It is frustrating enough when trains block the Spreckels Avenue railroad crossing.
But it can be downright maddening for motorists wanting to turn right onto westbound Moffat Boulevard when they get stuck in backed up traffic
It is a point three Manteca drivers made to Councilman Steve DeBrum.
DeBrum brought up their concern during Tuesday’s City Council meeting. He wants city staff to look at the feasibility of making the curbside lane a right turn only lane. That may require modifying the other three lanes. Currently two lanes turn left onto Moffat and the other goes through as does the curbside lane.
Changing the lane that is one over from the center to either a through lane or a left turn/through lane would be one fix. That would still leave two left lanes and two through lanes.
Traffic that turns left onto Moffat goes down to one lane within several hundred feet.
Such a move would also eliminate another driving frustration. Those who use the center lane southbound on Spreckels now have to merge to the right in order to cross Moffat.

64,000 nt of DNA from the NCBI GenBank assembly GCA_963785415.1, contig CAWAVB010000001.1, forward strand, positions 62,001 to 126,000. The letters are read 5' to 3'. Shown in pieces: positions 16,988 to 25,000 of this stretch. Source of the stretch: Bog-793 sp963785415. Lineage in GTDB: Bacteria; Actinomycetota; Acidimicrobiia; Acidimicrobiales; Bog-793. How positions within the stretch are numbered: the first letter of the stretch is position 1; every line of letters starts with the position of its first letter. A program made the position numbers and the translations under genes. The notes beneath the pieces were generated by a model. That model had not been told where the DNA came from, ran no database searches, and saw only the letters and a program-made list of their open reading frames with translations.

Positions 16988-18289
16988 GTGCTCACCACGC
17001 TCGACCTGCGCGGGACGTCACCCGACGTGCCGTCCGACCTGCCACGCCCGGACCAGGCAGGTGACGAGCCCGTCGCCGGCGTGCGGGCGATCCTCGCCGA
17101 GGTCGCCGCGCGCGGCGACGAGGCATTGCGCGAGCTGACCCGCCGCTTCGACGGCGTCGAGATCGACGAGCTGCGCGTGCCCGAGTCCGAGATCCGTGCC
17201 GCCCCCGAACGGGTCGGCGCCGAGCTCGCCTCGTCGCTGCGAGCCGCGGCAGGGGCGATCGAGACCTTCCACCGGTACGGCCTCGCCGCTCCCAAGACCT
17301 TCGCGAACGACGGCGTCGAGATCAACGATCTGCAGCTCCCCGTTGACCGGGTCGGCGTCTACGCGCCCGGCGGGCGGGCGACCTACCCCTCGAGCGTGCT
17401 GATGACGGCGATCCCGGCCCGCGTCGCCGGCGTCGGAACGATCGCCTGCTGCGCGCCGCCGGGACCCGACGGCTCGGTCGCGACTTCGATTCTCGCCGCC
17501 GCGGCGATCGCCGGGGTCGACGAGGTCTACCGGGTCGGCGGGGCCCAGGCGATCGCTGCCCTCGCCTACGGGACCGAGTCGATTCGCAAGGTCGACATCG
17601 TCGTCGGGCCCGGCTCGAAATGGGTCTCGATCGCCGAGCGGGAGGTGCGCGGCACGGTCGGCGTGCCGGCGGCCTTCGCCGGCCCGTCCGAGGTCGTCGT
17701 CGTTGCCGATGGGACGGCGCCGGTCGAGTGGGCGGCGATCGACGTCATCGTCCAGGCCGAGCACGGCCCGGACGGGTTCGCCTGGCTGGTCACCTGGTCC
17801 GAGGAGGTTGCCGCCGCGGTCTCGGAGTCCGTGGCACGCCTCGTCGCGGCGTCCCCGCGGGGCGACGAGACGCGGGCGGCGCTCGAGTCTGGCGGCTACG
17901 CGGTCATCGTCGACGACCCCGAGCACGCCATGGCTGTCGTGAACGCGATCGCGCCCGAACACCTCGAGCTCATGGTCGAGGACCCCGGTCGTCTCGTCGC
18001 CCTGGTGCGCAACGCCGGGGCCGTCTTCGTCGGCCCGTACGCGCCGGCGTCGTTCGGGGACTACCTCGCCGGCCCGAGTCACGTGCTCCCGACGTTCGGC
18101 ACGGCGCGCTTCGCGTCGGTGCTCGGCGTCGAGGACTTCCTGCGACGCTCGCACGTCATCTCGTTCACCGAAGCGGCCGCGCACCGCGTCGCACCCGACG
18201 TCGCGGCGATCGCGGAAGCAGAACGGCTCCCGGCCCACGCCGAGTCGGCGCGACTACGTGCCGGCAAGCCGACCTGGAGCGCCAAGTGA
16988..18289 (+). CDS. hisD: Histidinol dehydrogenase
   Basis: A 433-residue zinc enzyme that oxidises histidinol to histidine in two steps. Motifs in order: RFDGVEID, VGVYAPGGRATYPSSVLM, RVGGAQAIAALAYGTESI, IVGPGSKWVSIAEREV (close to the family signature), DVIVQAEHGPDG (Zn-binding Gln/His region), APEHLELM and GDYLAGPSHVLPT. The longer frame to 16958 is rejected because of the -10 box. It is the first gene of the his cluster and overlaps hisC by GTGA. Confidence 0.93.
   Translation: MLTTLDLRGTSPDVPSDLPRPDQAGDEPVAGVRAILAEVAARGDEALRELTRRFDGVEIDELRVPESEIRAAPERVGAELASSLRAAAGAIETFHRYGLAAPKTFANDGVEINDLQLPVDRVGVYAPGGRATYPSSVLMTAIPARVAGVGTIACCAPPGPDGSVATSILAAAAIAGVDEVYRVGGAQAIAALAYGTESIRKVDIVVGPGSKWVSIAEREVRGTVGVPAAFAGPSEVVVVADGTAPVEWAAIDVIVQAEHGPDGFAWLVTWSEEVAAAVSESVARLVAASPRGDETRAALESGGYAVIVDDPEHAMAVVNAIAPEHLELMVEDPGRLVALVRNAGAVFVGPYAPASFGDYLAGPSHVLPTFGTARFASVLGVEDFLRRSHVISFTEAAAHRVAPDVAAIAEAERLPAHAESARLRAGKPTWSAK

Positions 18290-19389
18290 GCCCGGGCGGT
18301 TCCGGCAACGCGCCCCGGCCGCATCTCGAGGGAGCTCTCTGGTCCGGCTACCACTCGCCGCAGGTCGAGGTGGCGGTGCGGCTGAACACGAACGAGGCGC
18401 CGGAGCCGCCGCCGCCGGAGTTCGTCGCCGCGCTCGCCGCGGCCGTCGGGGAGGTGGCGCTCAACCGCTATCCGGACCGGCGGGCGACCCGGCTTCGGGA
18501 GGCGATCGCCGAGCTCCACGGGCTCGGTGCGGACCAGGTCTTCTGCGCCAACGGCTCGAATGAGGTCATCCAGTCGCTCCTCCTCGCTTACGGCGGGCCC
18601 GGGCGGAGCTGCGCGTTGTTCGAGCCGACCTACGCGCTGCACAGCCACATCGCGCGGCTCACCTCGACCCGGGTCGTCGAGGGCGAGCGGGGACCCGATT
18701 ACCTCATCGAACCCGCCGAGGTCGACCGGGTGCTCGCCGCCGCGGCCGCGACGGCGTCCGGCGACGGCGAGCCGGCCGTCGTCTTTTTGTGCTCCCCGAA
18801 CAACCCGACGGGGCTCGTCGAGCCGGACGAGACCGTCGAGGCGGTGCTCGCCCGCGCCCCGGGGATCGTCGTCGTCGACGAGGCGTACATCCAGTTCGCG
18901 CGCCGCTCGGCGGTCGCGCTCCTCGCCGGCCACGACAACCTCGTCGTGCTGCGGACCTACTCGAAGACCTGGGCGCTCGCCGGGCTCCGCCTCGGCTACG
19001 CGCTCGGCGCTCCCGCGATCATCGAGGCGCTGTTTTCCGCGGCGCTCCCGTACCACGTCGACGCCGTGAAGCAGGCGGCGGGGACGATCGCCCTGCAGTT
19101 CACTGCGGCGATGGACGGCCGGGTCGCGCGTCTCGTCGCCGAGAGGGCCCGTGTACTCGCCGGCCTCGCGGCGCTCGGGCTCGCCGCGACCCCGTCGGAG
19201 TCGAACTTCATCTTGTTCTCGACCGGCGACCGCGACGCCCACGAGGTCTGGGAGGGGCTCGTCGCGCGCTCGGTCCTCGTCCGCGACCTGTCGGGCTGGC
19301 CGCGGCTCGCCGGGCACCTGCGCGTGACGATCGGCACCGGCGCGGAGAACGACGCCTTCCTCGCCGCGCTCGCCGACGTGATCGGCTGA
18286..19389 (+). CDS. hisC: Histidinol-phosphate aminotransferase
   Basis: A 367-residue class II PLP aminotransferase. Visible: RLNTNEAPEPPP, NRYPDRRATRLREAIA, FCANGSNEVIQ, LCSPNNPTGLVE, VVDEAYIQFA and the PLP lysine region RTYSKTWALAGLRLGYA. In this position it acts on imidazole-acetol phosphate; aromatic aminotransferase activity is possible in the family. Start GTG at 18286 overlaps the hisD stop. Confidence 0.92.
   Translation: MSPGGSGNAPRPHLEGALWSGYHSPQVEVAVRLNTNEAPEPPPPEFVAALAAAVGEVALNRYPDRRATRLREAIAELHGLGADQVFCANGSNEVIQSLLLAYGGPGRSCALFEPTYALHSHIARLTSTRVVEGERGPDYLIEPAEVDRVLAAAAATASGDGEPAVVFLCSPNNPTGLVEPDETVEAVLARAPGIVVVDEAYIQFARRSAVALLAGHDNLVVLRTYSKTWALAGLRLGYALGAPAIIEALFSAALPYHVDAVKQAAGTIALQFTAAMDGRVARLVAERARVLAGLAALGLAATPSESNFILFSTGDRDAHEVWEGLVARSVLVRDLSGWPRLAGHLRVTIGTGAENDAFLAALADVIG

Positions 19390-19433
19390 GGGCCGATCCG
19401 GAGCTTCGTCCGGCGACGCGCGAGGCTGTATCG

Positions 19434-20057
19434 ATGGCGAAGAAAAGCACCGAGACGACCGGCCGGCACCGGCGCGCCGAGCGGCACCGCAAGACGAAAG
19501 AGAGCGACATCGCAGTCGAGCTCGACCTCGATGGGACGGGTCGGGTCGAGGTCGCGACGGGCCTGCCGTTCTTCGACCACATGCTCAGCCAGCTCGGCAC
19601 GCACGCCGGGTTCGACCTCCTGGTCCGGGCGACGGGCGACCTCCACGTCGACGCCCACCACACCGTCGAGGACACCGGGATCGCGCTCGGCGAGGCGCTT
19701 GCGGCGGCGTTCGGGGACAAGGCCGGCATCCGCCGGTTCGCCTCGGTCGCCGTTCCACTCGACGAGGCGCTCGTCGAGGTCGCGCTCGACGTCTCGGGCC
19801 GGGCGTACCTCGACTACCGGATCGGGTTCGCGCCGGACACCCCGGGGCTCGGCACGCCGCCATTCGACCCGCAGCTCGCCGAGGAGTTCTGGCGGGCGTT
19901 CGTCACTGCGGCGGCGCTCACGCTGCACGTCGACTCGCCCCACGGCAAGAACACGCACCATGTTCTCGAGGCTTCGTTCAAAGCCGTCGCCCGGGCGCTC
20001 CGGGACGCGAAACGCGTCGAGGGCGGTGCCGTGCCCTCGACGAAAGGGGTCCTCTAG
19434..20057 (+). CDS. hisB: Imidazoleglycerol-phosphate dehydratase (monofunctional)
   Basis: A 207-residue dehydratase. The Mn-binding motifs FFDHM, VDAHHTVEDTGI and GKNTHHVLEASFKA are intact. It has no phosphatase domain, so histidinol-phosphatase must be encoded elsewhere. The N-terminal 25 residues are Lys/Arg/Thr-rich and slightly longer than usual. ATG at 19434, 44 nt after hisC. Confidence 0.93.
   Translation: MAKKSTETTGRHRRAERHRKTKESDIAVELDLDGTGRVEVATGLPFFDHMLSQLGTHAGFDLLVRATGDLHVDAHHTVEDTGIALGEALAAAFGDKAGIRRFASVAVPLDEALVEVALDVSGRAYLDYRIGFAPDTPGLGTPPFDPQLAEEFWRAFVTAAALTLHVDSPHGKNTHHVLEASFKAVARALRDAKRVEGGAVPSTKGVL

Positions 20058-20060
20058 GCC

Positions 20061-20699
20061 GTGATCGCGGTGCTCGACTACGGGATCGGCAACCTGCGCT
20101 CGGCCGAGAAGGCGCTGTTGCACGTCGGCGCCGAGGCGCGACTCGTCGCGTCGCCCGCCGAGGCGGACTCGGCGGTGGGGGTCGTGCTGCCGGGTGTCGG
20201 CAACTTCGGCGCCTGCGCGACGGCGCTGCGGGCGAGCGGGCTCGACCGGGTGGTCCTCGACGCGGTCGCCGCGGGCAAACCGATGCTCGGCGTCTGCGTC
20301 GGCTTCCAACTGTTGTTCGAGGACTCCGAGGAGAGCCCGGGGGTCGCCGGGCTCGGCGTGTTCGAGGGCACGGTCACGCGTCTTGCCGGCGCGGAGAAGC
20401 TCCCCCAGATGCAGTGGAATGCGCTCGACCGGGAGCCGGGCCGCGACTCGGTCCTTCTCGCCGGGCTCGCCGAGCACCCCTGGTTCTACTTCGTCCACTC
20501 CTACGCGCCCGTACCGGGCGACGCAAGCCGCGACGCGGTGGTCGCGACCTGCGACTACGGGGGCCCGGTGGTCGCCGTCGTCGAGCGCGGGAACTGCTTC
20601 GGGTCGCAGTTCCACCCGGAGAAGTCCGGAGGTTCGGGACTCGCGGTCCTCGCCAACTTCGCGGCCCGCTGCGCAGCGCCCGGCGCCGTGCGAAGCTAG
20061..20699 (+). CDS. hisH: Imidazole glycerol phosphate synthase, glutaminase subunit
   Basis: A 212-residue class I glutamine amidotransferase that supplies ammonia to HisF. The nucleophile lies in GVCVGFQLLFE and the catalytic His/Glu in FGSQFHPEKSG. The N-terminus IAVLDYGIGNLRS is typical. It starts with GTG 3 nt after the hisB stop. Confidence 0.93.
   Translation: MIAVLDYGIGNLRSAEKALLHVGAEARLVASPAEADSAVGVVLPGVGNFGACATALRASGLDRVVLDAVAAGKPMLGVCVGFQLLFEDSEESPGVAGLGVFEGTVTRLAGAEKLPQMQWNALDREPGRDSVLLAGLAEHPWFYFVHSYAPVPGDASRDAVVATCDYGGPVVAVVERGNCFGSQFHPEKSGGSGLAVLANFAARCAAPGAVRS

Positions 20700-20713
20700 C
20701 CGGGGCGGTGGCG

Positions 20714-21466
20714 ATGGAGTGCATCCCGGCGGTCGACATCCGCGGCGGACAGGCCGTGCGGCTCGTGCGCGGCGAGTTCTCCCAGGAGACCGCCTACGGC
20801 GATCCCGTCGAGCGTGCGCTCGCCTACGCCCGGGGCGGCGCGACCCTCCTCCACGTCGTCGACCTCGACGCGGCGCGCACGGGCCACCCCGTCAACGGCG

Public Works Director Mark Houghton said that is a reasonable request. He said staff will look into possible modifications.
That effort will be made easier by the fact the city is now training an existing staff engineer to handle traffic engineering duties in addition to two other primary tasks. The city hasn’t had a traffic engineer since the retirement of Dave Vickers roughly four years ago. The position was not filled due to budget cutbacks.
“It has left us with a backlog of traffic related issues,” Houghton said.
Houghton stressed that it will take a while for the city to catch up with issues brought up by residents.
The public work director noted that the city eventually will need to address speed on Spreckels Avenue especially near Norman Drive by Target.
There have been a number of accidents there including pedestrians being struck. In the case of pedestrian accidents, one vehicle usually stops for a pedestrian to allow them to enter the crosswalk while a vehicle in the adjoining lane doesn’t and ends up hitting the pedestrian.
Although there has never been any formal remedies identified for the intersection, in the past some have suggested traffic signals or a crossing walk enhancement with flashing lights similar to that on Woodward Avenue at Wellington Avenue and one in downtown Stockton crossing El Dorado Street between the waterfront park and the cinema-restaurant complex.